High-speed internet, or broadband internet, once seen as a luxury service, is now understood to be a critical utility that brings equitable economic opportunity to many.
Broadband not only brings social connectivity, but can raise property values, increase job opportunities, boost education access and expand health outcomes through telehealth.  However, the difference in access between urban and rural America continues and was especially apparent once the pandemic set in.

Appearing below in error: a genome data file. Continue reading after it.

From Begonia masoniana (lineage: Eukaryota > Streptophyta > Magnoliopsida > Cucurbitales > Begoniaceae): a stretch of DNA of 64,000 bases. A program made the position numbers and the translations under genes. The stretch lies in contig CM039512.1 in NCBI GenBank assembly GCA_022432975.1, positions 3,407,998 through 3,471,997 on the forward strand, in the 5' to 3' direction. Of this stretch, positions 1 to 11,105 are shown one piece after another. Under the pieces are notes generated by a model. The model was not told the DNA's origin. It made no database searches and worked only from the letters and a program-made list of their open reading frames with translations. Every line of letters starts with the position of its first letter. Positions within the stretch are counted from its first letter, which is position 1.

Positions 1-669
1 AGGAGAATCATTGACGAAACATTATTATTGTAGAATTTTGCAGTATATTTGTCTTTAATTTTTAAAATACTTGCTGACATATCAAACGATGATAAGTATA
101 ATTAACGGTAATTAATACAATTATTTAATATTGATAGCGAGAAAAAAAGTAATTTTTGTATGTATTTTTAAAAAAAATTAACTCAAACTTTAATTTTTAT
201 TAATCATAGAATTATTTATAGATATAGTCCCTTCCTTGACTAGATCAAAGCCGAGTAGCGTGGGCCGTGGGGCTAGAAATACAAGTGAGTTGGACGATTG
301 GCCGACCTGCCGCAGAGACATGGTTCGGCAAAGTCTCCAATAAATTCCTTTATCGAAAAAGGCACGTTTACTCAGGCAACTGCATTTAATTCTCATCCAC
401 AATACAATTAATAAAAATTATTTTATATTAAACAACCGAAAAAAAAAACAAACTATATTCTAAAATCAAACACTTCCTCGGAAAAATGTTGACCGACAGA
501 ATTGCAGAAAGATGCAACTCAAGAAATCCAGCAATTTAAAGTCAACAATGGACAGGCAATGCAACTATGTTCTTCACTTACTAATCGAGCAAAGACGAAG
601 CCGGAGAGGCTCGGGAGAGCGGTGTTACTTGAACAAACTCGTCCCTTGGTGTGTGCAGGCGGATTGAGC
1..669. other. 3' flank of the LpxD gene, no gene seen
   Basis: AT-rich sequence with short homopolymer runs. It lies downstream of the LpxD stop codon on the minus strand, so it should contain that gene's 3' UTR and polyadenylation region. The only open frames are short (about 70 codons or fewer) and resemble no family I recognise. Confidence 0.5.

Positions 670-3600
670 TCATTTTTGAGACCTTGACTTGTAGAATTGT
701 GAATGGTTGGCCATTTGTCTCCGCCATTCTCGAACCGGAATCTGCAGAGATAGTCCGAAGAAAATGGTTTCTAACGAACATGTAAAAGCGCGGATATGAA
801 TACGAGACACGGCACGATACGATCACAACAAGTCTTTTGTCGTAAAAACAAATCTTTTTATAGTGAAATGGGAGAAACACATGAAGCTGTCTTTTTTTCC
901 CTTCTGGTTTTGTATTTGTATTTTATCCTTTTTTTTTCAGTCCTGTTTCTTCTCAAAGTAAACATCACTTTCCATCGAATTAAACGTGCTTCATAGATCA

This gap, known as the “digital divide,” is a gap rural America is all too familiar with. From 2017-2021, rural households in Idaho have seen smaller percentage increases in internet subscriptions (1.3% fewer) and computing devices (0.5% fewer) than urban households. With the pandemic highlighting this issue to a broader audience, lawmakers are working on closing this gap, increasing economic opportunities for rural households.